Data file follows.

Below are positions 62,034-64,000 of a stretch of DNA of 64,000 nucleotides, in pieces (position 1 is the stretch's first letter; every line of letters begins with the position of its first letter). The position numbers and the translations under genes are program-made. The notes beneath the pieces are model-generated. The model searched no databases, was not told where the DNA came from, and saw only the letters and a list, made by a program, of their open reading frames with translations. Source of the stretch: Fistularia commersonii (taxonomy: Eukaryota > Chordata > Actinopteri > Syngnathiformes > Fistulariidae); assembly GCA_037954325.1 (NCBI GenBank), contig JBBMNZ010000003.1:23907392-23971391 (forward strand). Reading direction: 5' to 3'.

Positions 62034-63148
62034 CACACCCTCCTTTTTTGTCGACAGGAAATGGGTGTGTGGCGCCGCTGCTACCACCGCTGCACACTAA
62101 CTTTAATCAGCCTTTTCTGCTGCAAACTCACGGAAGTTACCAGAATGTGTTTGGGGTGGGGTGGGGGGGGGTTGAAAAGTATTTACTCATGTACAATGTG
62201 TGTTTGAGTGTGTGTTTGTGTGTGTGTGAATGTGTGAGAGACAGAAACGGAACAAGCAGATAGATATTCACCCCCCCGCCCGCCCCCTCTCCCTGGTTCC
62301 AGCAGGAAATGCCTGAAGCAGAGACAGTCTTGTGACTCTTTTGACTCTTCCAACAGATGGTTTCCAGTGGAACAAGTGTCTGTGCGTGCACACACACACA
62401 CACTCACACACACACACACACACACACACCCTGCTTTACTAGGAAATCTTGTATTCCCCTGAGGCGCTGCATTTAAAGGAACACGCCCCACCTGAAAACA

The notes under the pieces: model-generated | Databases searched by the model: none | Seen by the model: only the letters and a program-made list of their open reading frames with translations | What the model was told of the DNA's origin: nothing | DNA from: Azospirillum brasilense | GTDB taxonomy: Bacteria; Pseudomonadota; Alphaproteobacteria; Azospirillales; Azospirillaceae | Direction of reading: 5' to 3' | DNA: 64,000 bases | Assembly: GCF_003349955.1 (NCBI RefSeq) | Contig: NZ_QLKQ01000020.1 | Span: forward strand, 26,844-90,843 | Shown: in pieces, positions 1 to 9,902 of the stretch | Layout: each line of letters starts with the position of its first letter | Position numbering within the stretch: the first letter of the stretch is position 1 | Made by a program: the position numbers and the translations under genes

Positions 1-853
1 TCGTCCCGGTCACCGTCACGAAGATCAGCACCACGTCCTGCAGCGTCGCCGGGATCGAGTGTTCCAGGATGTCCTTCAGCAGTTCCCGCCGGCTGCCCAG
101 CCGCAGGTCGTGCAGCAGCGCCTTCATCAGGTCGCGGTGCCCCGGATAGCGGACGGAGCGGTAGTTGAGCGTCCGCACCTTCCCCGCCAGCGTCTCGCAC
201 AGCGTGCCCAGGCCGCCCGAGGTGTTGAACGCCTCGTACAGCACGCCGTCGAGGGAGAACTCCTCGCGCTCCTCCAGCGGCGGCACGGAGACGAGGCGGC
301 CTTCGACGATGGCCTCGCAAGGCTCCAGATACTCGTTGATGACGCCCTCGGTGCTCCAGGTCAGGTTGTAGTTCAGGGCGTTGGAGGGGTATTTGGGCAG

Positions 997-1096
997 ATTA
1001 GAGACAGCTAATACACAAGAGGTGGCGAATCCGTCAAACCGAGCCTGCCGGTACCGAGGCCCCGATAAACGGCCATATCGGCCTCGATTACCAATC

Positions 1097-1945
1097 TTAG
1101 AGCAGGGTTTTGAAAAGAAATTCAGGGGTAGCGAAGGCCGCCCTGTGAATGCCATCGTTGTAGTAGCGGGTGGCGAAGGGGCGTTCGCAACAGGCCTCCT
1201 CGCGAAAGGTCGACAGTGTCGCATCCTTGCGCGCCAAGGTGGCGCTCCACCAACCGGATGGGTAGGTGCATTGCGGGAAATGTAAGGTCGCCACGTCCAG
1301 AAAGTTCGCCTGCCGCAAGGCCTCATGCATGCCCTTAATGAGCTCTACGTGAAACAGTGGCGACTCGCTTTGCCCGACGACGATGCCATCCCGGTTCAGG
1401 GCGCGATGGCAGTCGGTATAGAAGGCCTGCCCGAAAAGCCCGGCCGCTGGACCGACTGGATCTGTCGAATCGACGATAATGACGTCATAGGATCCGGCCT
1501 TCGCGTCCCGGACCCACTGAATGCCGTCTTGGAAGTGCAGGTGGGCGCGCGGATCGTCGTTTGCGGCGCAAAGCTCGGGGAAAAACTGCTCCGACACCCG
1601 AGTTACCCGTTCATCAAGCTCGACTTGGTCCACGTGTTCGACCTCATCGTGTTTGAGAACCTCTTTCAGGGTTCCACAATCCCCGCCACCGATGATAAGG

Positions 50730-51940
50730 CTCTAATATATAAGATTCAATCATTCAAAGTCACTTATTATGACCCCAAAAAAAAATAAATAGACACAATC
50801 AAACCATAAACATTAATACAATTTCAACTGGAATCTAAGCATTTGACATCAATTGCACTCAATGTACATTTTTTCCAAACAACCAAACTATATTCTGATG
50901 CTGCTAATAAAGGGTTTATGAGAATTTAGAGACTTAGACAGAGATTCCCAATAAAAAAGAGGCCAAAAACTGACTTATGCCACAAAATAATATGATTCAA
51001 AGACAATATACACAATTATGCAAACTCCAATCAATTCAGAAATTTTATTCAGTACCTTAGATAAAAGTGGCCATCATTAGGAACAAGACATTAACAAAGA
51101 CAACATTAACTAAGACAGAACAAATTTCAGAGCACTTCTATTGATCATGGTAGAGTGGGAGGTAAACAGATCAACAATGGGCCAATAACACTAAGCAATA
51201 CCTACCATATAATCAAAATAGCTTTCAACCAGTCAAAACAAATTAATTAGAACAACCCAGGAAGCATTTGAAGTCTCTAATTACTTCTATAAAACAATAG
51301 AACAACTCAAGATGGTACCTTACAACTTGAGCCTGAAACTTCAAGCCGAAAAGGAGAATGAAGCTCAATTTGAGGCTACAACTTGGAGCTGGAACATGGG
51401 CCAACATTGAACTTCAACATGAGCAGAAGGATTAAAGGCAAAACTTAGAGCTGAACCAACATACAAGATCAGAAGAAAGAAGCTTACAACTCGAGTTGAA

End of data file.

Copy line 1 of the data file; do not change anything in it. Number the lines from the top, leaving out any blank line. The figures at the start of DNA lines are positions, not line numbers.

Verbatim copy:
Below are positions 62,034-64,000 of a stretch of DNA of 64,000 nucleotides, in pieces (position 1 is the stretch's first letter; every line of letters begins with the position of its first letter). The position numbers and the translations under genes are program-made. The notes beneath the pieces are model-generated. The model searched no databases, was not told where the DNA came from, and saw only the letters and a list, made by a program, of their open reading frames with translations. Source of the stretch: Fistularia commersonii (taxonomy: Eukaryota > Chordata > Actinopteri > Syngnathiformes > Fistulariidae); assembly GCA_037954325.1 (NCBI GenBank), contig JBBMNZ010000003.1:23907392-23971391 (forward strand). Reading direction: 5' to 3'.